Piling on

Susan started it. Jen shoveled more onto the pile. They’ve already made the point more brilliantly than I ever could, but I’d like to weigh in with a few of my own thoughts on the writing of a crappy first draft.

I should probably start with a confession: When it comes to, well, fecal matter, I’m a
bit anal-retentive. If I catch a whiff of baby diaper, I feel faint. If my flip-flops squish into doggy-do, I go into a full-on swoon. Yeah, I’m persnickety like that. And until recently, I couldn’t bear the thought of a stinky first draft, either. Go on to the next word/phrase/page/chapter without first making the previous ones presentable? It offends the sensibilities, don’t you know. 

In the past three weeks, I’ve written roughly 48 pages, which is way, way more than I ever produced in that amount of time in the past! It’s also a huge pile of malodorous manure. I swan, this new material stinks worse than an overflowing outhouse on a hot summer day. No matter, I’m just holding my nose and letting ‘er rip.


How did that happen? (You did ask, didn’t you? Or maybe I was just reading your mind.) Well, thanks to my writing mentors (lucky me, I have many), I’ve finally learning this about first drafts: they can and should be crap!

I’m resisting the urge to produce deodorized, fluffed and polished first drafts. Oooh, that’s hard! Little by little, I’m extracting myself from the constipating clutches of my inner critic. I feel like I can breathe again! I’m hoping that the poopy stuff I’m writing now will someday grow into a meaningful and well-written story. And in the meantime, I’ll just keep reminding myself that it’ll happen much sooner if I allow that first draft to flow, unrestricted and unedited.

Image credit


  1. Love that picture!

    Go Melodye! I’m a perfectionist and a frustrated editor at heart. It bothers me when I know my writing is…not as good as it could be.

    But you know what? Even the so-called polished drafts I like to produce still need revision. Tons of it. So whom do I think I’m fooling? My first drafts that take so painstakingly long are as cr*ppy as drafts that come out effortlessly and quickly.

    We perfectionists/frustrated editors will just have to hold our noses with one hand and type cr*p with the other.

    • You’re so right…we waste a lot of time spinning our wheels.

      I love the imagery in your last sentence! We need a third hand, though, don’t we, to reach out to another when we’re feeling frustrated.

    • I struggle with this problem, too. I wish I could write up a quick first draft, then go back and revise, but I have discovered why the technique of chronic revising works for me. Check out my blog. We are both in the same place. 🙂

      • I think it helps a great deal when we talk among ourselves about what works and what doesn’t. Maybe it varies from writer to writer (or project to project), but it’s amazing what we can learn from one another, if/when we’re willing to listen. Ahem. I think I was a slow learner/selective listener on this one.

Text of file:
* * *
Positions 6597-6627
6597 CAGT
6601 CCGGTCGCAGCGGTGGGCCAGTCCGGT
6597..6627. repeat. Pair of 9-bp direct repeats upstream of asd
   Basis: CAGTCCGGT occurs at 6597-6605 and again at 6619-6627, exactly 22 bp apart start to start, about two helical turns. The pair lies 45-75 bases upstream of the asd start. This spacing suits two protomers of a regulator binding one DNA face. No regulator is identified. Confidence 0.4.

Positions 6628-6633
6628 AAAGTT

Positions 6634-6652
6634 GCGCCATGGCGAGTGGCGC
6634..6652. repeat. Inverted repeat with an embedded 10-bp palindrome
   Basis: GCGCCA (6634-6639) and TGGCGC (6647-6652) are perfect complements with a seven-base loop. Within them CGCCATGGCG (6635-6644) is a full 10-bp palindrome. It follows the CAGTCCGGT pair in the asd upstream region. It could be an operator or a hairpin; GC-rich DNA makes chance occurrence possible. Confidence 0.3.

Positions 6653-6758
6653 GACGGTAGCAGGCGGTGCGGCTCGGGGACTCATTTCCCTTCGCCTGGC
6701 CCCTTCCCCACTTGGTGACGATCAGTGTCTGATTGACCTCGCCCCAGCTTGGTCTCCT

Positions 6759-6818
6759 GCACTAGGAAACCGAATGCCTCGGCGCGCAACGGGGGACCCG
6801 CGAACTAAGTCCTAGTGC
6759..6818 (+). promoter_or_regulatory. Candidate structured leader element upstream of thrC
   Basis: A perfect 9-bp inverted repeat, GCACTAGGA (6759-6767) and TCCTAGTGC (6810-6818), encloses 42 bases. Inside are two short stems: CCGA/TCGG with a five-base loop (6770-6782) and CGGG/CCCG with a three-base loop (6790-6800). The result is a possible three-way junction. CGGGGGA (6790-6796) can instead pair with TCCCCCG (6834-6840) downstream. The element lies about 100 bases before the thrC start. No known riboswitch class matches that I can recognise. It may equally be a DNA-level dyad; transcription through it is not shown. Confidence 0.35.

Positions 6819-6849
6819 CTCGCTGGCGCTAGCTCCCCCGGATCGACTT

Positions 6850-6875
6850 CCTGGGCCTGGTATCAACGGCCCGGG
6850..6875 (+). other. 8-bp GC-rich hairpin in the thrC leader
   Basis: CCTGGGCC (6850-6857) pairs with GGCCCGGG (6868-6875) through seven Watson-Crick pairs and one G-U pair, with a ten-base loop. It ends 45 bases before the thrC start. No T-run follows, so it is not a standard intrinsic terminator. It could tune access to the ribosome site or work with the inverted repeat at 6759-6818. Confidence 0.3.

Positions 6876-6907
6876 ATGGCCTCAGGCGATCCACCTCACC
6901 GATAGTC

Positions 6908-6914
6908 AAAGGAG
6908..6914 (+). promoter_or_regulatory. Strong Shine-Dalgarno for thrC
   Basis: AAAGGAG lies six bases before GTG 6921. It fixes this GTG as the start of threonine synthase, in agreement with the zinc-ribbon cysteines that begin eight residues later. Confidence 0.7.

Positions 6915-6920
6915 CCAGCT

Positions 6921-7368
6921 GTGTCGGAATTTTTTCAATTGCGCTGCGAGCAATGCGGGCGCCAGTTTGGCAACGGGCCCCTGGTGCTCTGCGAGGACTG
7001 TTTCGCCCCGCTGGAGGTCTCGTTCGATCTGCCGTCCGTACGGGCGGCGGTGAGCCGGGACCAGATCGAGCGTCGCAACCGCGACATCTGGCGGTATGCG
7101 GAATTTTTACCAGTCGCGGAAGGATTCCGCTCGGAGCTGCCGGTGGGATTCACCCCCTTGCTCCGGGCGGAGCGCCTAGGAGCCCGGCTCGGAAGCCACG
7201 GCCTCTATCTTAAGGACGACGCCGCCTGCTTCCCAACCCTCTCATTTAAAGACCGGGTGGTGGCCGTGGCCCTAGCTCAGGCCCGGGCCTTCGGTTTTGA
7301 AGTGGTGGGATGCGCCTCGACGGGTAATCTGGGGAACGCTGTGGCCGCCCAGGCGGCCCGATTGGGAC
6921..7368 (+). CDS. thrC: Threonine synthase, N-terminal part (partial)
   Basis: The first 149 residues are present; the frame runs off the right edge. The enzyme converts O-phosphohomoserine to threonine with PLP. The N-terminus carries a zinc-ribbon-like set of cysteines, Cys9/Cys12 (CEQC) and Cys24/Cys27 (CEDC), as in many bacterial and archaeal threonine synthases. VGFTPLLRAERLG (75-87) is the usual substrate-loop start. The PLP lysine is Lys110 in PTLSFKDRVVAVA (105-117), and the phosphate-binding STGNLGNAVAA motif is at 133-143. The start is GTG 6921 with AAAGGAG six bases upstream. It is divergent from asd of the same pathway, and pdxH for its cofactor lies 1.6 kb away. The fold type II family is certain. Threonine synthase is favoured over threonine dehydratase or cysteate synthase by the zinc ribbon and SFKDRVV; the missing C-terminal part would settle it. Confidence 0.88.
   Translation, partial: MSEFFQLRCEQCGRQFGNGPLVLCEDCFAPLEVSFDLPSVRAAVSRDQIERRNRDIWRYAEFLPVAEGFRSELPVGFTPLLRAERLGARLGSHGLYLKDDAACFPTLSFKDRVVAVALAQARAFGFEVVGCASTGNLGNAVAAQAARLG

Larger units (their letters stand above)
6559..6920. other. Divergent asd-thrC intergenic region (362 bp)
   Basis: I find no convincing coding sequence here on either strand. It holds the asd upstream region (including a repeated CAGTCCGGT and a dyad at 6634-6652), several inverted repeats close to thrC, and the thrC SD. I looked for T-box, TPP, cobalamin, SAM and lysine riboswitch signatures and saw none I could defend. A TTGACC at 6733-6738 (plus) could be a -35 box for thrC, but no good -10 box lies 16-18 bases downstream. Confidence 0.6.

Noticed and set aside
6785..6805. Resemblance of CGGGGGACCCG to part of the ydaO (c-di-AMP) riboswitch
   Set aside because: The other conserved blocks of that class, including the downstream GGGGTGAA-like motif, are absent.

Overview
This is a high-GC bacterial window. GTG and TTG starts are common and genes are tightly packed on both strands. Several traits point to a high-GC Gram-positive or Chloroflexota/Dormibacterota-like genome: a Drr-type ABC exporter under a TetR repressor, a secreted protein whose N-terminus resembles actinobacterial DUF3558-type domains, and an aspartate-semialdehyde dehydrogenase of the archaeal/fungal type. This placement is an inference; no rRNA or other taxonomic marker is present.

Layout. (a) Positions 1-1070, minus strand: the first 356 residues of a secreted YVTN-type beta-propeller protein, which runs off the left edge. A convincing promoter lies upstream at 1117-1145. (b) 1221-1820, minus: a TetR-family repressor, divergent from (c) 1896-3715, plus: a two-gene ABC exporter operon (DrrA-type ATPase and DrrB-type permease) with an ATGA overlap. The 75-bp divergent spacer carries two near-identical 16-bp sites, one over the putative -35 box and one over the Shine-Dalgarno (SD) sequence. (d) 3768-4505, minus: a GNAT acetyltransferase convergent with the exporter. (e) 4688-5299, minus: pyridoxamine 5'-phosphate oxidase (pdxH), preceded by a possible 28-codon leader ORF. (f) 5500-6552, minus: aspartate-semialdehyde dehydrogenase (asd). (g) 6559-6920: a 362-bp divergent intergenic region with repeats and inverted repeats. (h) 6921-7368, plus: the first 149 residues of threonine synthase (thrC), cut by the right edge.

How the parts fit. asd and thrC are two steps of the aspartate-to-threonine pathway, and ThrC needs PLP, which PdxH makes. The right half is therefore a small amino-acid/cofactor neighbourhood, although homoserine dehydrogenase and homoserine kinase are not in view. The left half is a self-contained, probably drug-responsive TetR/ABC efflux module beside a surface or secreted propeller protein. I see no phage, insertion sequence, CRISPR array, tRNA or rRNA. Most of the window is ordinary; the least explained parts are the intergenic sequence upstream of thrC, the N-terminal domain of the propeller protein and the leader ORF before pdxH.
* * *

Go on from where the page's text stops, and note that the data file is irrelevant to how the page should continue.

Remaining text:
2. You just put your finger on my biggest writing issue for the coming year! At Armadillo Con in Austin last month, NYT best-selling author John Szalci told participants, “I dare you to write something that sucks.” I took that motto and molded it a bit to fit my problem and those I see in my critique group: “I dare you to bring something half-baked to critique!” Now I’m daring myself AND you (because it’s fun!) to roll with that momentum and finish that crappy rough draft! It’s almost a dead certainty that if we finish our CRDs, we’ll finish our books. Because I know we’re not going to let it sit there, stinking up the place.

    • LOL! I think you’re 100% right about that. Yes, let’s roll with the momentum ’til we reach The End. I can’t imagine a more amazing feeling than being able to type those words on the last page, can you?

  3. Yay for acomplishing so much! I’m trying to do the crappy first draft too … it’s so hard to not rewrite over and over at the beginning and never get to the end.

  4. First drafts should absolutely be a total pile of steamy diaper offerings. And it’s out of that steamy, smelly pile of droppings that wondrous beauty, such as your piece, can emerge. 🙂

    You can do it, Melodye! Just let yourself go, give in to the process and let those words fly. I have every confidence that you are going to spit and polish your work into something truly special. Good luck!!!!

  5. It’s tricky NOT to aim for perfection when it comes to the first draft. But, that’s why I always thought it was called a first draft. It gives you something to work with so you can fluff and polish your story to perfection. Good luck!

    • “That’s why I always thought it was called a first draft.”

      *headsmack* Thanks for pointing out the obvious, which was clearly not so obvious to me. LOL!!! I’m going to type this into notepad and put it on my monitor. Thank you!

  6. LOL, around here you have to watch out for those cow patties! Your post reminded me of our answer to the ‘running of the bulls.’ Every June in Brattleboro we have the ‘Strolling of the Heifers.’

    Strolling of the Heifers

    I’m sorta weird as I have never called my first draft, a first draft, it’s always been my ‘sloppy copy.’ For some reason sloppy copy makes me feel better if it’s full of crap than calling it a first draft would. To me a first draft sounds more formal and thus should be polished more than my smelly old sloppy copy.

  7. That’s so cool. What a great next step!

    I love the image Anne Lamott gives about putting your inner critic in a jar and tightening the lid and watching him squirm around inside, mouth running but words no longer coming out.

    So how far into the manuscript are you? I’m definitely proud of you, friend.

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